I love, love, love New England records! What does that have to do with a colonial New Jersey family? Everything!
Sometimes answers come in the most unexpected places, like New Haven, Connecticut court records.
My husband is the Larrison descendant, as Elsie Larrison married Revolutionary War soldier John Stufflebean. There is still one missing link, but circumstantial evidence and eliminating other men leads me to believe that Elsie Larrison Stufflebean and George Larrison, both living in Kentucky by the 1790s, were children of George Larrison of New Jersey. Family genealogies state that George Larrison reportedly went to Pennsylvania.
With the exception of finding George in Pennsylvania, the Larrison family history goes back to John and James Larrison who lived in Middleburgh and Newtown, Long Island, New York, by the 1660s.
Early Larrison family historians came up with a fanciful story about John being a Danish lord that has long since been debunked. Given that the Dutch controlled New York in its infancy, it seemed more likely that the Larrisons might have been Dutch.
Now, however, thanks to some New England research, I think the truth is that John Larrison was English, through and through.
Sometimes, genealogy gifts appear out of nowhere. A Canadian Larrison cousin, Jim, found my blog and we began exchanging Larrison notes and ideas. He mentioned that a researcher placed John Larrison in New Haven, Connecticut before he removed to New York.
Although the earliest Larrison generations are long gone, I feel like I’ve gotten to know them fairly well. They were a contentious lot, not easy to get along with, not even with each other.
How can I be sure of that? Well, the Larrisons’ second home was the court room. I am thankful that they spent years filing complaints, suing and counter-suing because without those court records, we would know almost nothing about them.
Once I heard that a researcher had identified John Larrison in Connecticut, I set out to find the records. It turns out that Frederick C. Hart, Jr., FASG, completed a research project for the Seeley Genealogical Society. The society, in turn, posted the report on its website.
The first list of attachments to the report contained clues that I think have solved the mystery of the Larrison family origins:
A. “Lawre(n)son – Seeley Events,”
A quick summary of the details state that Richard Malbon was a signer of the New Haven agreement in 1639. By 1 March 1643, the New Haven Court found “John Laurence and Valentine, servants to Mr. Malbon, guilty of embezzling their masters goods, keeping disorderly night meetings with Will Harding, plotting with him (Harding) to carry off their masters’ daughter “to the farms in the night,” and concealing all these misdeeds, “all of which they confessed and was whipped.”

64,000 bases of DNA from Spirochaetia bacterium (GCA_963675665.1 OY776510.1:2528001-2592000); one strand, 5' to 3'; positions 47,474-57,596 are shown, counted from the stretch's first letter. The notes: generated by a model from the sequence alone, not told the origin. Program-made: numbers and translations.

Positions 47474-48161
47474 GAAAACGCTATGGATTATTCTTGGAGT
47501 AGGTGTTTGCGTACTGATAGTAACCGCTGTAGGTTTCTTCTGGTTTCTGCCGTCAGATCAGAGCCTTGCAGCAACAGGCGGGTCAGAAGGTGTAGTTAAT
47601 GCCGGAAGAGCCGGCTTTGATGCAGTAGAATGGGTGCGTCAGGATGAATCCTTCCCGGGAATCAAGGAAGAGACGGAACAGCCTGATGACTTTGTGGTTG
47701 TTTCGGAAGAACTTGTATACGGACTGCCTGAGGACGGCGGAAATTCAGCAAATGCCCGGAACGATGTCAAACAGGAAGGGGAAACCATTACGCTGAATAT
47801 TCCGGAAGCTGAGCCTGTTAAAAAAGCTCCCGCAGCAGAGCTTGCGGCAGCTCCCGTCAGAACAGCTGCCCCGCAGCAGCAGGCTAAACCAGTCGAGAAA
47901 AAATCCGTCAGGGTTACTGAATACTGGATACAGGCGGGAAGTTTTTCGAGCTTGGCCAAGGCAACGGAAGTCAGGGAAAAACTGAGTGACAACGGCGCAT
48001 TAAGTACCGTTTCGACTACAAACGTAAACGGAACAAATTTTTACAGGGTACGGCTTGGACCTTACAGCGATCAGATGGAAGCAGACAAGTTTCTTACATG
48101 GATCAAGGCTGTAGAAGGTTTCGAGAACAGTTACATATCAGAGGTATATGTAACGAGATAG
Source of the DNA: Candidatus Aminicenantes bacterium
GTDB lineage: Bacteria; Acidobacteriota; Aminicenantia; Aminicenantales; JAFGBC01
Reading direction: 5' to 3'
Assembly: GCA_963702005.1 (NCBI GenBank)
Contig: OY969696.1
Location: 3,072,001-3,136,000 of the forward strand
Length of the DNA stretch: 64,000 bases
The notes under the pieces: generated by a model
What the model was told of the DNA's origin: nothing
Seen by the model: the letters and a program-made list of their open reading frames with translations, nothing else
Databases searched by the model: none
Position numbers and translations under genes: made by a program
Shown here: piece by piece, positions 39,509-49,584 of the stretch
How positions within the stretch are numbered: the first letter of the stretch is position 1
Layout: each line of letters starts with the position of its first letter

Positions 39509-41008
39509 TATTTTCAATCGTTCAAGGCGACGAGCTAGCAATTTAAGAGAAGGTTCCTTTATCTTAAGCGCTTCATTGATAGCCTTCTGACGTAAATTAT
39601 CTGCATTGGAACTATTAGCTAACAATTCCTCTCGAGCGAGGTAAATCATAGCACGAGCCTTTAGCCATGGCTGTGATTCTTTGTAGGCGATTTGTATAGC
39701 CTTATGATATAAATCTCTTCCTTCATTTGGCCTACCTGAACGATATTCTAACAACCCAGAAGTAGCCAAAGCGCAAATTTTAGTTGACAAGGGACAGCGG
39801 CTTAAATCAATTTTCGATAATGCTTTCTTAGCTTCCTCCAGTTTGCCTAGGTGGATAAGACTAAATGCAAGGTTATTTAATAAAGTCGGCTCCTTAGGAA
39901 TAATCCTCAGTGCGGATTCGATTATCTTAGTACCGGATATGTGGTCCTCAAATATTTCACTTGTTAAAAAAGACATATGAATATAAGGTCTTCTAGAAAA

On 4 January 1643, John Lawrenson was fined a shilling for being late to military training.
In May and June 1647, John Lawrenson was back in court for being late to watch and was fined 2 shillings.
On 1 February 1647/48, John Lawrenson and his wife were fined 20 shillings for selling “strong waters.”
That was the last Lawrenson appearance in the New Haven Court.
The family apparently moved on to Stamford, where they were back in court once again, on 3 December 1648, for selling wine without a license.
On 1 March 1651, “James Leareson,” who Mr. Hart says might or might not be the same man as John Lawrenson, was an “adjoining resident” in Stamford, Connecticut.
The final mention of John Lawrenson in Connecticut was recorded on 5 May 1651 when Obadiah Seeley states that John Lawrenson had paid all his debts.
Mr. Hart continues on, noting that John and James “Lorison” appear to be the same two men found in the Stamford, Connecticut records in 1651, but by 9 March 1661, were residents of Newtown, Long Island, New York.
Mr. Hart’s Seeley research, by coincidence, has provided several clues to the English origin of the Larrison family of New Jersey, who are all descendants of this John “Lawrenson.”
The biggest clue is the discovery that John Lawrenson was a servant of Mr. Richard Malbon, who returned to England c1648. Malbon is a unique surname in New England and is not a common surname in England. For him to have the social status to be a signer to the original New Haven agreement in 1639, I would guess that he was likely born before 1600.
A quick check of English church records includes the baptism of one Richard Malbon in 1585 in Prescot, Lancashire, England. FamilySearch adds the full date of 1 March 1585 and includes the church – St. Mary’s.
Out of curiosity, I also looked for the baptism of John Lawrenson. There were two, one baptized on 9 January 1608, the son of James Lawrenson and a second baby baptized 13 Janaury 1611, the son of George Lawrenson, both in – – – – – drum roll – – – – St. Mary’s Church, Prescot, Lancashire, England!
Both James and George are names that continue in the New Jersey Larrison family well into the 1700s, so are not much help in guessing which John, if either, is the man who lived in Connecticut and New York.
More work needs to be done on both the Malbon and Lawrenson families because the name appears often in the late 16th and early 17th century, both in Lancashire and next door in Chester towns.
The 1585 Richard Malbon and 1608 or 1611 John Lawrensons might or might not be the men who lived in New Haven, Connecticut.
However, I’d say the evidence points quite strongly to not a Danish or Dutch origin for the Larrison family, but instead to English origins in either Lancashire or Chester.